Those of us, on the centre-right or the centre-left of politics, who believe in liberal democracy, open society and an internationalist outlook should be alarmed at rising populism in various forms around the world. From Modi in India and Duterte in the Philippines, to militant Buddhist nationalism in Burma and UKIP in Britain, to Putin and Trump, populism, nationalism and in some cases extreme racism and religious intolerance are all peas from the same pod. All these are varying shades of the same phenomenon, and they have their far left equivalents too. All play on fears, tap into anger and preach hatred.
But we should not just be alarmed. We should listen, learn and then act. We need to develop a vision that is true to the values of liberal democracy, one that celebrates diversity, promotes basic human rights and freedoms, protects the vulnerable, respects human dignity, liberates and empowers people and provides hope. A vision that is rooted and grounded in the realities of life, in an understanding of how hard the daily grind is for many ordinary decent working people, and is not consumed with lofty words and false promises, yet at the same time still lifts the spirits beyond the politics of anger and hate. A vision that offers real solutions.
Yet while our political leaders must focus on addressing the needs of their angry populations at home, they must not slip into a politics of parochialism. For many years, millions of people in countries ruled by dictators or torn apart by terrorists and religious extremists have looked to western democracies, especially the United States and the United Kingdom, to be their voice. We must not fail them.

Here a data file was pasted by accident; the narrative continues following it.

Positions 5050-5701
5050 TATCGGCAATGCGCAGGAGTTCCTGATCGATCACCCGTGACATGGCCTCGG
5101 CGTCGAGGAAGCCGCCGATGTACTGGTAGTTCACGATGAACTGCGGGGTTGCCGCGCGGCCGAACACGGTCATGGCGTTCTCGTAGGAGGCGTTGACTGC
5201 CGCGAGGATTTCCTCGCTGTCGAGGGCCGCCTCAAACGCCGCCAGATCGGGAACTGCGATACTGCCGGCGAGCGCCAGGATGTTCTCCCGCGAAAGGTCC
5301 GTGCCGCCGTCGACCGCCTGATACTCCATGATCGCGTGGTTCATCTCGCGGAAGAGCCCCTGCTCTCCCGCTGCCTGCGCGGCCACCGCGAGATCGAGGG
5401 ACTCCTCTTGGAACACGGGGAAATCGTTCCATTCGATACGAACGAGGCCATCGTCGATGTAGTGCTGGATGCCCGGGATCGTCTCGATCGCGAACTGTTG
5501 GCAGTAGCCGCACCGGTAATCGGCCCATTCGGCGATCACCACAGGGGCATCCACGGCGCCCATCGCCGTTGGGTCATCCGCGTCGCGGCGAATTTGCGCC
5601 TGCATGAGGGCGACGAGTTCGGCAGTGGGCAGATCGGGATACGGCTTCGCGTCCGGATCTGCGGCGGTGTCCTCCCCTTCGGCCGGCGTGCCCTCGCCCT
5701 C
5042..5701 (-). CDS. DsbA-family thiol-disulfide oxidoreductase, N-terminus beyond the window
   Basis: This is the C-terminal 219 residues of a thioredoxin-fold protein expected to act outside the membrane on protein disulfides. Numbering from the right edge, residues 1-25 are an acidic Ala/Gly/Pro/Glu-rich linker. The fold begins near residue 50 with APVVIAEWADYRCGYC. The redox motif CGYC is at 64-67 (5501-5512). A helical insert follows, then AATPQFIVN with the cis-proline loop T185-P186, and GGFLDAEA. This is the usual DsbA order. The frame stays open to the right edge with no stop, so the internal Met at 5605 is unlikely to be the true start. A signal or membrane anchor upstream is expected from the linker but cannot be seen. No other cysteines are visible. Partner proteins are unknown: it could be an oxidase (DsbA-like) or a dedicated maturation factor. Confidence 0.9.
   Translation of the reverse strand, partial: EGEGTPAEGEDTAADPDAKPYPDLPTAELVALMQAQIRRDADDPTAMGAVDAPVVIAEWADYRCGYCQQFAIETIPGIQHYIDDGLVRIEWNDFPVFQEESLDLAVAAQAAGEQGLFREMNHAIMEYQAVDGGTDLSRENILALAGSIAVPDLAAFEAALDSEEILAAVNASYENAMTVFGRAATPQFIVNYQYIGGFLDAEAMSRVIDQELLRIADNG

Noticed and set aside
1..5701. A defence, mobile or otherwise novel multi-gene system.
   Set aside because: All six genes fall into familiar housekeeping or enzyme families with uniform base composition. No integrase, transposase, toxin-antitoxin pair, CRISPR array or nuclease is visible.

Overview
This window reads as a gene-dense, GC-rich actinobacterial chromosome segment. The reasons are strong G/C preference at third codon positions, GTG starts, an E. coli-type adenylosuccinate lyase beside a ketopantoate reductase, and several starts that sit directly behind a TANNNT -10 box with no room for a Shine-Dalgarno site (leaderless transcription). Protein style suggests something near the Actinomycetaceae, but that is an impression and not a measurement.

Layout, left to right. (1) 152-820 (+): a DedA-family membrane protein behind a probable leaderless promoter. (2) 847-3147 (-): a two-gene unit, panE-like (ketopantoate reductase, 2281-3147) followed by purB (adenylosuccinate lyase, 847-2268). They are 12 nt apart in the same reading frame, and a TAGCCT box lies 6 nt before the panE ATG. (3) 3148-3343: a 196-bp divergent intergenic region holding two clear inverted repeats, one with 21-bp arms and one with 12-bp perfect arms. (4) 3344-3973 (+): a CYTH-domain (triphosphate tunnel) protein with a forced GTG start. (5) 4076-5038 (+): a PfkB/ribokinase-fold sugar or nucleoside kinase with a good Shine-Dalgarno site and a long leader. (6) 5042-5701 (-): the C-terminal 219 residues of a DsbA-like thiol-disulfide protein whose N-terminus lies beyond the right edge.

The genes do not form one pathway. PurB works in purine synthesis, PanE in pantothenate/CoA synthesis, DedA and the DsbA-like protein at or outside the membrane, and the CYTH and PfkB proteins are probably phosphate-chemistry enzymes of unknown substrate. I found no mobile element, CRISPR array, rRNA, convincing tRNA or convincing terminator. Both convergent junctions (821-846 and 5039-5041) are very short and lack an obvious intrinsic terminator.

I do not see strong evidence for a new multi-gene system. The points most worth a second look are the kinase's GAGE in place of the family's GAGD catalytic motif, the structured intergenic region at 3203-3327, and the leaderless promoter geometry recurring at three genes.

Dissidents jailed and tortured in China or Russia, activists beginning to build a very fragile new democracy in Burma with the old military regime still powerful and still breathing down their necks, religious minorities across the Middle East, Pakistan and Indonesia, look to us to speak out for the basic human rights that we enjoy and which they have for so long been denied.
Over the past year or so hundreds of human rights lawyers in China have been arrested and detained, booksellers from Hong Kong have been abducted by Chinese agents, and Hong Kong's freedoms are being shredded. In North Korea, at least 100,000 people languish in political prison camps in dire conditions. In Eritrea, prisoners of conscience are locked up in metal shipping containers. In Burma, Muslims are facing a campaign of hatred which some experts say amounts to ethnic cleansing and may be a warning sign of genocide, while in Syria and Iraq Christians and Yazidis face what many believe is already a genocide.
In addition to the millions whose human rights are denied, millions more are in dire poverty, caused by war, natural disaster or bad governance. Humanitarian aid, development and efforts to tackle corruption - as well as to end the scourge of human trafficking or modern-day slavery - are challenges which the United States, Britain and the west cannot shirk.